In all the political dust being thrown up at the moment, never mind the stalling of the economy, it would have been easy to miss one of the most worrying observations yet about the land problem.
Former president Kgalema Motlanthe didn’t mince his words when addressing a real estate industry summit: the ANC government, he said, lacked the political will to properly address the land issue and, particularly, land restitution.
That’s quite a shocking indictment from one of the ANC’s elders and one of the voices of rationality and balance within the organisation.
Motlanthe is clearly unhappy that the time spent by him and a panel of experts on land – one of the seminal assessments of the issue – was, effectively, wasted, because the report was ignored.
He said that in 2017, a summary report on land reform had been submitted to parliament with a “simple recommendation” which could have been implemented in a month or two at no cost … but MPs did not even make an attempt to read it.
The panel’s idea was that a certain standard be set when assessing land to be acquired. Included was its history – how much was paid for it and when, and the improvements made – and its current usage, which would enable a fair monetary value to be calculated.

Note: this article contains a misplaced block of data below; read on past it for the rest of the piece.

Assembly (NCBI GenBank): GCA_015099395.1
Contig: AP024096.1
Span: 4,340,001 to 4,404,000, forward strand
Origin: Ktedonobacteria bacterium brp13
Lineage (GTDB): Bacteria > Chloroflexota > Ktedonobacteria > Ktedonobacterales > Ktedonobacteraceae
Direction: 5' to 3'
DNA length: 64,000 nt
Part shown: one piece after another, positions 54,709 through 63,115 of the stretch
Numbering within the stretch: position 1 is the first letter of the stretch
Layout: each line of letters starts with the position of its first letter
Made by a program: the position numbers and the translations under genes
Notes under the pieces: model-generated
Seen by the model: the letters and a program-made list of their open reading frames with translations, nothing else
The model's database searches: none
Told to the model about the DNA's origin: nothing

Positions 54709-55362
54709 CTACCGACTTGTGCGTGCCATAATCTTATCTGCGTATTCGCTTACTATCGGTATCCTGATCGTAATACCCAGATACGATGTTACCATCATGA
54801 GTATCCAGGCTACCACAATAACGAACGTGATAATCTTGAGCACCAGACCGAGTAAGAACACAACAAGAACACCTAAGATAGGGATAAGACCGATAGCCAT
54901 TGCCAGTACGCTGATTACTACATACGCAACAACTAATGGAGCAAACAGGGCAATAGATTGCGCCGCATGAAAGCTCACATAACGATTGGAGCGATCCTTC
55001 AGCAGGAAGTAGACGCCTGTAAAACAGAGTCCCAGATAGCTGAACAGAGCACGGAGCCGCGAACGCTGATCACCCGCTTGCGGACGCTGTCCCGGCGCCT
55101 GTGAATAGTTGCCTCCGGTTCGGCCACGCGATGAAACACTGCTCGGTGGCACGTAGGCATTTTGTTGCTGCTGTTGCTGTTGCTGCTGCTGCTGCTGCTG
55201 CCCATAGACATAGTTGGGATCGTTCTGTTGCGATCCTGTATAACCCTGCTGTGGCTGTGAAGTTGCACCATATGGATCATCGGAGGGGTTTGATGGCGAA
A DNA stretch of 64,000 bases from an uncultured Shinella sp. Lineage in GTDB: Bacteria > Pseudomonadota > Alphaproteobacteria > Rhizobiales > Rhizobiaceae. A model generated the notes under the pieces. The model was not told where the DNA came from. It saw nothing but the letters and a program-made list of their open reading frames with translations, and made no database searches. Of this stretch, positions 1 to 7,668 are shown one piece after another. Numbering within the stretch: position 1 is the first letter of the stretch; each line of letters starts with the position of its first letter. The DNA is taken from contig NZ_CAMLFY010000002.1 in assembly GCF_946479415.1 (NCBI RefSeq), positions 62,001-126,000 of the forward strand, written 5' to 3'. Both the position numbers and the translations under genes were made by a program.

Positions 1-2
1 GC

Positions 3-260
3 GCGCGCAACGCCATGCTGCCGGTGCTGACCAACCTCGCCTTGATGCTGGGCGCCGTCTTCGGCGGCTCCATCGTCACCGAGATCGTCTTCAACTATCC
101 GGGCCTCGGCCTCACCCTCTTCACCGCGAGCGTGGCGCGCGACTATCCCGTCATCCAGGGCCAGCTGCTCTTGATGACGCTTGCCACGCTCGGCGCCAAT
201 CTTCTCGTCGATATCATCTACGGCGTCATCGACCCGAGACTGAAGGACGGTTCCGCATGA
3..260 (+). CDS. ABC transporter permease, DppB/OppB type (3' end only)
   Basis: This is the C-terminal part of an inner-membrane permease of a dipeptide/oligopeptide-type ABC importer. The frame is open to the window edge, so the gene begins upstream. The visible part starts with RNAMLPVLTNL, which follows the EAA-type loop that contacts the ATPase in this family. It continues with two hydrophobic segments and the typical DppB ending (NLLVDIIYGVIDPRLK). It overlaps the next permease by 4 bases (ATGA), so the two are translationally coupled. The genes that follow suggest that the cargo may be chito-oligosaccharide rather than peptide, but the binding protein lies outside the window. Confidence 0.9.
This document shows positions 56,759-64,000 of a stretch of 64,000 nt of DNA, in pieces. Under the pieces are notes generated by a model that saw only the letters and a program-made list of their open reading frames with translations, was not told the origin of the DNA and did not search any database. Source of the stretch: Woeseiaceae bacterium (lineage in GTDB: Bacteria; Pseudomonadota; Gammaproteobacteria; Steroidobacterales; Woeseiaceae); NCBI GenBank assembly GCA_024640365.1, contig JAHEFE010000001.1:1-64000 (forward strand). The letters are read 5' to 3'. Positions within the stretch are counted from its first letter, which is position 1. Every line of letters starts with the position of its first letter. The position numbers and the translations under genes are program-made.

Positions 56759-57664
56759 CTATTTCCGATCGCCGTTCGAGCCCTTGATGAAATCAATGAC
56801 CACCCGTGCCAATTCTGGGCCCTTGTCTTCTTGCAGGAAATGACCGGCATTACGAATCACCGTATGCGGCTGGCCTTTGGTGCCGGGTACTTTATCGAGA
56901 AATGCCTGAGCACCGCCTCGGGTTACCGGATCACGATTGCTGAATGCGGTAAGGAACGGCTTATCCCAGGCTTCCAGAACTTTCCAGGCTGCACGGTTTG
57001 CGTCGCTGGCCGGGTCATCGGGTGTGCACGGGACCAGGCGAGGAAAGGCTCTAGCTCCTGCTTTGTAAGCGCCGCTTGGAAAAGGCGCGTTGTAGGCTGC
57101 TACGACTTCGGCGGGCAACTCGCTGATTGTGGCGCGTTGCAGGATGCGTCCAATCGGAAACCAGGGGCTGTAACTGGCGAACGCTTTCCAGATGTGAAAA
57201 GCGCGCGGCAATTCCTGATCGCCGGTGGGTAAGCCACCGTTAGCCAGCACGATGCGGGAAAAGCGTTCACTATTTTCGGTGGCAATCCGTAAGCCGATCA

Parliament didn’t listen and decided to rely on Section 25 of the constitution, which allows for expropriation of land without compensation … but the mechanisms for achieving the populist outcome of expropriation with compensation are far from settled.
Motlanthe was firm in stating he hopes that expropriation without compensation “won’t happen in a hundreds years’ time”… but that does not fill the policy vacuum created by the ANC.
And into that vacuum have rushed the populists like the Economic Freedom Fighters, which threatens race war over land. Another ANC disaster …
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